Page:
Соответствующая норма
Practice Relating to Rule 75. Riot Control Agents
Under Hungary’s Criminal Code (1978), as amended in 1998, employing “chemical weapons and chemical instruments of war” as defined in Article II(1) and (7) of the 1993 Chemical Weapons Convention is a war crime. 
Hungary, Criminal Code, 1978, as amended in 1998, Section 160, §A(3)(c).
In 1966, during a debate in the First Committee of the UN General Assembly, Hungary stated:
34. … It was sometimes argued that the Geneva [Gas] Protocol referred to circumstances existing in 1925, and not to the present situation when new types of gases, including comparatively harmless riot-control agents, had been invented. But practising riot control and conducting warfare were two distinctly different problems. The former fell within the domestic jurisdiction of each State, whereas the latter was governed by international law.
35. The gases being used in Viet-Nam were intended to undermine morale, destroy health, spread disease and create starvation. They were being used mainly in populated areas where they were likely to affect more people, and more civilians than soldiers. It had been asserted that able-bodied persons could recover quickly from the effects of the gases. But for elderly and sick people, pregnant women and children, the effects were very grave and sometimes fatal. Indeed, the use of such mass weapons verged upon genocide …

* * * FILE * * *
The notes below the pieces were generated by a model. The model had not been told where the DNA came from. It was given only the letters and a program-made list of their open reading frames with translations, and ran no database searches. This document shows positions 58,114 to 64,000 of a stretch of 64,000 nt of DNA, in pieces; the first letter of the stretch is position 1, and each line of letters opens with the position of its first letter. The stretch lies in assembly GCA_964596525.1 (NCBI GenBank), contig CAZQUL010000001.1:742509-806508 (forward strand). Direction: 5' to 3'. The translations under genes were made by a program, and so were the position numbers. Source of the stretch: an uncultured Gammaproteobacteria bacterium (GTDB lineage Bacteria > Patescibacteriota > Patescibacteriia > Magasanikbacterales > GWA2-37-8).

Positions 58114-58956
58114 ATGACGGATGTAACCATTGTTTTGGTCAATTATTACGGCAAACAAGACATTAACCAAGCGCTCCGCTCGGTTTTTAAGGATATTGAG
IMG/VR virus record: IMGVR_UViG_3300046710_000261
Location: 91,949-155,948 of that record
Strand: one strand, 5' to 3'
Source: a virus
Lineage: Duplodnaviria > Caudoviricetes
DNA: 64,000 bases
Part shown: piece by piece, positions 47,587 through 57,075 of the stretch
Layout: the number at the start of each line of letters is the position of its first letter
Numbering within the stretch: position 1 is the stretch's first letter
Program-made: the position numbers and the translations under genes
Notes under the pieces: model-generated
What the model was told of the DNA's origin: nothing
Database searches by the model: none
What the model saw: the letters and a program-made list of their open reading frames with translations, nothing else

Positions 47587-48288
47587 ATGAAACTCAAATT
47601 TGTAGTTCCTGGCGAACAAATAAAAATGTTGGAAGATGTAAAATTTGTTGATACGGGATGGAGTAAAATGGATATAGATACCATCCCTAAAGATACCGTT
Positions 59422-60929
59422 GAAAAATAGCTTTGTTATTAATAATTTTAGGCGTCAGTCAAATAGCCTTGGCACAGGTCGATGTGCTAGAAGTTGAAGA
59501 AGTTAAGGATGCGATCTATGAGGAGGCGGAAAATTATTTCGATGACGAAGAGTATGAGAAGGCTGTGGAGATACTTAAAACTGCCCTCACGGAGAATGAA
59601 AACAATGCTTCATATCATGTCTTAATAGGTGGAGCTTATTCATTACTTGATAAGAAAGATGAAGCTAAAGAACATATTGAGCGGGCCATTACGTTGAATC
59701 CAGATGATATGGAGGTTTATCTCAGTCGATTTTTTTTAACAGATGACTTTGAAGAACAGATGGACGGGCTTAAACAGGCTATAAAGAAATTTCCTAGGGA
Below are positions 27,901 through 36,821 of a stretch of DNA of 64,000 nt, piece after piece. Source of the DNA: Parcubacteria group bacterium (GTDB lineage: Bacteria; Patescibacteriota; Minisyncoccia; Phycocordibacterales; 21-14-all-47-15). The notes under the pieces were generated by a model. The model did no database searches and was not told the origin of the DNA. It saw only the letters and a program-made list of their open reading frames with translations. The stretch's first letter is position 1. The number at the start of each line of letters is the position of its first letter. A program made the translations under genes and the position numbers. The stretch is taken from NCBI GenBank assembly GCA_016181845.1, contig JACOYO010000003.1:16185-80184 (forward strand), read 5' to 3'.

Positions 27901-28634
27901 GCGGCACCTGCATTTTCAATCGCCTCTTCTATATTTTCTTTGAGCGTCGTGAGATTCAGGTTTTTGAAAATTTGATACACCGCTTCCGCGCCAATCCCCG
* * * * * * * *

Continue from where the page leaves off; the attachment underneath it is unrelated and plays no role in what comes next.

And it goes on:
36. The hollow pretexts given for using riot-control gases in Viet-Nam had been rejected by world public opinion and by the international scientific community, including scholars in the United States itself. Weapons of that kind … were difficult to control and might affect those who were using them, as well as those against whom they were used. 
Hungary, Statement before the First Committee of the UN General Assembly, UN Doc. A/C.1/ SR.1451, 11 November 1966, §§ 34–36.